It is no secret that employees frequently use their work computer to access the internet for non business-related purposes. A recent Zoomerang survey indicated that nearly a quarter of U.S. workers spend three to five hours a week surfing the web at work. Employees who participate in social media like Facebook and Twitter do not confine “facebooking” and “tweeting” to their homes. A 2009 Computerworld article cited a survey of 237 corporate employees showing that 77% of workers who have a Facebook account use it during work hours.
While the jury is still out on the effect this conduct has on a company’s bottom line, some studies indicate that such use is harmful to employee productivity. The same Computerworld article cited above reported that productivity drops 1.5% at companies that allow full access to Facebook. Conversely, an outright prohibition of access to the internet for non-business purposes can have a negative effect by lowing office morale and can result in employees turning to other sources for their social media fix, such as their smartphones.
Employers who lack a specific policy regarding workplace internet usage for non-business purposes should consider implementing one that allows employees reasonable internet usage within restricted timeframes (i.e. while on break, during lunch) and that clearly identifies permissible uses. Aside from the obvious benefits on staff productivity, there are practical legal advantages to having such a policy, particularly in the area of employee entitlement to unemployment compensation benefits upon termination.
A recent Pennsylvania unemployment compensation benefits case at the intermediate appellate court level highlights the importance of establishing a clear workplace policy that defines what is and is not acceptable with regard to internet usage on the job.
In Chapman v. Unemployment Compensation Board of Review, a nurse used her cell phone to post comments on her Facebook page about a coworker who had accidentally soiled her pants at work. At the time she made the Facebook postings, she had been distributing medications to patients. She was terminated for violating a workplace policy prohibiting the use of cell phones while on duty, however it seems clear from the context of the case that her termination was a result of the Facebook postings she made at the time she was performing a safety-sensitive job duty.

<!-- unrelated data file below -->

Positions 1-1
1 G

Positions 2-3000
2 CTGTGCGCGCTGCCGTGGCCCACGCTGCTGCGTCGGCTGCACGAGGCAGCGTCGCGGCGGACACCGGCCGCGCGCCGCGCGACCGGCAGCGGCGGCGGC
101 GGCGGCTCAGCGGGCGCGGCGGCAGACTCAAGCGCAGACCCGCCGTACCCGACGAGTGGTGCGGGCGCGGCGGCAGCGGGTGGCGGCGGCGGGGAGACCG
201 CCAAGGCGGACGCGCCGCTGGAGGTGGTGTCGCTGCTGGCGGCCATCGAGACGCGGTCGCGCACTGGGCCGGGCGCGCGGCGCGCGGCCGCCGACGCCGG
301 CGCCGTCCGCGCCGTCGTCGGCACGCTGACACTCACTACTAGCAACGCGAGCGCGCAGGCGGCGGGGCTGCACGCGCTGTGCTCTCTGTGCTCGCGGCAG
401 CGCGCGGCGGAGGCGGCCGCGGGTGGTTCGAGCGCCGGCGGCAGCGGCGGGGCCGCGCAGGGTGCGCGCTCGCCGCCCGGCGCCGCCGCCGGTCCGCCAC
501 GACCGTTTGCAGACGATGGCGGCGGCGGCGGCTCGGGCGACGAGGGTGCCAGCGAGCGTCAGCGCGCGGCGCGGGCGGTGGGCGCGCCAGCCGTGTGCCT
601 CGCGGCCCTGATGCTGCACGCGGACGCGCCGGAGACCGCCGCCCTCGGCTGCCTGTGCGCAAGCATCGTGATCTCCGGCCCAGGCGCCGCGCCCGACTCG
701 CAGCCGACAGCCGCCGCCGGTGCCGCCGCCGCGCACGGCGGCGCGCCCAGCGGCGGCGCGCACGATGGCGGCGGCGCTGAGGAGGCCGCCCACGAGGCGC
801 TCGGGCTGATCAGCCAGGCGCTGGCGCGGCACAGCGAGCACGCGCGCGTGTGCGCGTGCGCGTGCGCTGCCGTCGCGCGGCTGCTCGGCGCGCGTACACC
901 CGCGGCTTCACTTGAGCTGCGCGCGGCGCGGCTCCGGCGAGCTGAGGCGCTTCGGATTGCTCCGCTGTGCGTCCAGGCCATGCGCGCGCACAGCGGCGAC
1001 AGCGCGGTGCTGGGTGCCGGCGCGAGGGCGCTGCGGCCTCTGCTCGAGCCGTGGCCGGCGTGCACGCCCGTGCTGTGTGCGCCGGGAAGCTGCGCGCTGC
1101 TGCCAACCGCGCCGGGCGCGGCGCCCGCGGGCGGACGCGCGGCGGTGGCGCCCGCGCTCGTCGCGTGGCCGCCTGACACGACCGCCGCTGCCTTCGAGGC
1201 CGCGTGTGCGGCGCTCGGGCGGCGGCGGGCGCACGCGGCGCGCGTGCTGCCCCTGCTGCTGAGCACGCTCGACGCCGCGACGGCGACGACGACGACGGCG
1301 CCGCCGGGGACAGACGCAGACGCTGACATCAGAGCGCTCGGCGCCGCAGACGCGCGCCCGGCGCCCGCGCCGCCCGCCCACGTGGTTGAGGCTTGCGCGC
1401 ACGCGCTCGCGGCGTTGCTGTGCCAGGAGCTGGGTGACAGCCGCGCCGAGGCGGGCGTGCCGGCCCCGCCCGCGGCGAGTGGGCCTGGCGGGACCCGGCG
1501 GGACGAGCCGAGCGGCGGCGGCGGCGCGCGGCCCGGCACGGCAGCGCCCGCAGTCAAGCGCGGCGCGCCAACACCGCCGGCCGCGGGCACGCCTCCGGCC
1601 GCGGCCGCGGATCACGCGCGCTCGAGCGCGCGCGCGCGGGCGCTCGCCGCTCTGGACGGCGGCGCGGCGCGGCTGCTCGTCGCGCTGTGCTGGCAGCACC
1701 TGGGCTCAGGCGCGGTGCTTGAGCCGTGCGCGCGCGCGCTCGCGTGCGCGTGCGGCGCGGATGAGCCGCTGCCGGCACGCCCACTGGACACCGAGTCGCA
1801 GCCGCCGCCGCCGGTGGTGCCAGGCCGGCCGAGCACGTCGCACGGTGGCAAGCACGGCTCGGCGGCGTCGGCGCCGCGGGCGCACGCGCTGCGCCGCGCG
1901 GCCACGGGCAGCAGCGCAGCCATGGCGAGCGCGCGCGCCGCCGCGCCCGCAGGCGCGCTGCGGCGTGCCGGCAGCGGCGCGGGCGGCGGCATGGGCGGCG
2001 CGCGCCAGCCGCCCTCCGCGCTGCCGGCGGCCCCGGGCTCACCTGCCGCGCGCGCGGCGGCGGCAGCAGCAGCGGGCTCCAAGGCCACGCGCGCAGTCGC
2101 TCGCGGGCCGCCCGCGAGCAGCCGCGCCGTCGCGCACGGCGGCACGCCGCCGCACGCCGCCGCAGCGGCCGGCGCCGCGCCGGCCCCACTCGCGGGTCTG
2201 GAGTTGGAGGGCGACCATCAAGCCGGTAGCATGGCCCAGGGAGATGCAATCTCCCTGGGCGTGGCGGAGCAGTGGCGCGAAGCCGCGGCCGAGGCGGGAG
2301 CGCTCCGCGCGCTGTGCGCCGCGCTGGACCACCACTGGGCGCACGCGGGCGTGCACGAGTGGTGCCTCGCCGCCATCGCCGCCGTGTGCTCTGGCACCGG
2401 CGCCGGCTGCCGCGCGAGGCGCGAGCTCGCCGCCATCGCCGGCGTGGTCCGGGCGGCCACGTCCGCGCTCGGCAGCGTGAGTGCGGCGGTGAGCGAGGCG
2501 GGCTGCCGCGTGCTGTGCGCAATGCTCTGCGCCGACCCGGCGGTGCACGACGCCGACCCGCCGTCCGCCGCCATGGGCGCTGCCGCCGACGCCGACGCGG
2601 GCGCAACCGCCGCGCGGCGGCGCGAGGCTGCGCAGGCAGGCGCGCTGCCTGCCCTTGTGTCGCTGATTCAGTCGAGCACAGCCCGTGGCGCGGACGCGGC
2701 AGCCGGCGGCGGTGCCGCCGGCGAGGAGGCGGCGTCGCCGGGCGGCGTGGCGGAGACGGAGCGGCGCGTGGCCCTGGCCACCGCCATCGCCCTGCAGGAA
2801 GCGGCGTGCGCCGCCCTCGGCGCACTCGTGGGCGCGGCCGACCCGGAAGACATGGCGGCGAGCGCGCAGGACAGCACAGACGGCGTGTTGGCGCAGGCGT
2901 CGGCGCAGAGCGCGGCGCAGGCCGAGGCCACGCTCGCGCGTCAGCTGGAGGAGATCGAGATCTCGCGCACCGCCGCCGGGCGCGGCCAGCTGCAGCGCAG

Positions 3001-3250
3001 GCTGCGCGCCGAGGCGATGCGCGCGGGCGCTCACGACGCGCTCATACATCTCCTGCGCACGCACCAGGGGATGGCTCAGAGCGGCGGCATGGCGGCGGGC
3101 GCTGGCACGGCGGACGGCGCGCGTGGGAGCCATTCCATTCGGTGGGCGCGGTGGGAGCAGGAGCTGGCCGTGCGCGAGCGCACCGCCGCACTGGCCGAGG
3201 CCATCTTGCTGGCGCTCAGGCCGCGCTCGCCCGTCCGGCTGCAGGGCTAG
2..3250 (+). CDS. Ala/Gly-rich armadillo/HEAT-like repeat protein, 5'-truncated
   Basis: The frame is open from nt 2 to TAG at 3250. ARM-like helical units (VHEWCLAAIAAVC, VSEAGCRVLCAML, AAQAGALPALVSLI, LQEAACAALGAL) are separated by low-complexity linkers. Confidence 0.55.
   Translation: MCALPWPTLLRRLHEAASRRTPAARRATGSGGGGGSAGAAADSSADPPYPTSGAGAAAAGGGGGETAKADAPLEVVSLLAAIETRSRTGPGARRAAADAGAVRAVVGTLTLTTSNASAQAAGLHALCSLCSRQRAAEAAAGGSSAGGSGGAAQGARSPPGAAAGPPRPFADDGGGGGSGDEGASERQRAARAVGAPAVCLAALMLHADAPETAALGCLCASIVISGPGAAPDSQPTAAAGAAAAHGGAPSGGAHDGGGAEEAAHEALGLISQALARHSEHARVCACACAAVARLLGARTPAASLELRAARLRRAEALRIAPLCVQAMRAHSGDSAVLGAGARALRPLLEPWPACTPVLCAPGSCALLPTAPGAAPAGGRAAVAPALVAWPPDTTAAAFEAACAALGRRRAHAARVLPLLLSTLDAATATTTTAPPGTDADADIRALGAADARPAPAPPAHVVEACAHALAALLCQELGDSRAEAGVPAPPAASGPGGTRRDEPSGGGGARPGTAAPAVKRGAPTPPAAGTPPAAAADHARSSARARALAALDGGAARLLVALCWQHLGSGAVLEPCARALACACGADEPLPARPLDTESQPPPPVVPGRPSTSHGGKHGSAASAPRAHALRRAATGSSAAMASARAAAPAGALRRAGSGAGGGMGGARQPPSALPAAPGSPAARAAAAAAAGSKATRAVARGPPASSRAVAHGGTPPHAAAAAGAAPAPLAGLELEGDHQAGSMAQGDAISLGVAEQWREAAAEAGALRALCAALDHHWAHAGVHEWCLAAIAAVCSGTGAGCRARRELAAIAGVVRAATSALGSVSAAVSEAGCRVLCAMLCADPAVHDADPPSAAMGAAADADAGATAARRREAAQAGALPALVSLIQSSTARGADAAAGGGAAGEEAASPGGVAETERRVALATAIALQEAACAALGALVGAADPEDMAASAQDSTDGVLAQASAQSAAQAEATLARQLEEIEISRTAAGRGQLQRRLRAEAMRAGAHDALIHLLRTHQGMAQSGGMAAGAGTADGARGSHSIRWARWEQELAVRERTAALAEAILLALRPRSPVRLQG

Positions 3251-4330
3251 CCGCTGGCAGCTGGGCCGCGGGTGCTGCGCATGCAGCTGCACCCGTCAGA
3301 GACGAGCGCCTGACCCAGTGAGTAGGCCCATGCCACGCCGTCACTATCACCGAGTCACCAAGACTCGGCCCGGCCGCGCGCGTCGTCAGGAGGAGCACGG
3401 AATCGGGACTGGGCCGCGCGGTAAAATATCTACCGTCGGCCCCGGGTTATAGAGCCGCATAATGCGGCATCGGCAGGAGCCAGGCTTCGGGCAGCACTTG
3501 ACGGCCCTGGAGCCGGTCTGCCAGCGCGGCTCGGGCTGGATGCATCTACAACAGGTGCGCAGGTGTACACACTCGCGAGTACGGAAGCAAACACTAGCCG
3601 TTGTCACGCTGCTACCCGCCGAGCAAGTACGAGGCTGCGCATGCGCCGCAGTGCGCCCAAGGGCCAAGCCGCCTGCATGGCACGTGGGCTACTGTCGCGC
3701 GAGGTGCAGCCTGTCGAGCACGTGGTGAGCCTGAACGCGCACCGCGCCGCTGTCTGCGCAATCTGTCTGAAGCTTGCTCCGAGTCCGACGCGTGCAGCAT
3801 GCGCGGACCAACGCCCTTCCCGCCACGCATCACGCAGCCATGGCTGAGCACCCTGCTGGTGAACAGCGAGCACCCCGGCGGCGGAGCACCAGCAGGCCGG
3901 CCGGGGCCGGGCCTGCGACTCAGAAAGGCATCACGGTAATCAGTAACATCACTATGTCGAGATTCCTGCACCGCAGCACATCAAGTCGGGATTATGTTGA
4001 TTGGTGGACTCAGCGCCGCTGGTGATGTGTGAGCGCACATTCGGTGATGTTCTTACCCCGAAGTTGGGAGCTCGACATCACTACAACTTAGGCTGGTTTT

At issue was not the legality of her termination but rather her eligibility for unemployment compensation benefits. As an at-will employee, she could be fired for any reason or no reason at all. However, when it comes to unemployment compensation, the standard for denial of benefits is whether the employee engaged in willful misconduct, such as violating a clear work rule. The court determined that the employee’s violation of the employer’s work rule prohibiting the use of cell phones on the job was evidence of willful misconduct, thus holding her ineligible for benefits.
In this case, the employer dodged a bullet. The employer did not have an internet/social media usage policy, and instead was forced to rely on its cell phone policy as the basis for its challenge to employee’s entitlement to unemployment compensation benefits. A workplace policy banning “Facebooking” while engaged in safety-sensitive job functions would have likely saved the company the expense of litigating the unemployment compensation eligibility challenge.
Employers who seek to implement a workplace social media/internet usage policy can find sample policies on the internet that can be tailored to meet the employer’s individual needs. A simple Google search for “workplace internet policy” yields a wide variety of useful samples. Employers should have an attorney review the policy prior to implementation to insure that the policy complies with applicable laws, such as federal labor laws.
If you should have any questions, please contact Adam Vahanian at firstname.lastname@example.org or 412.242.4400.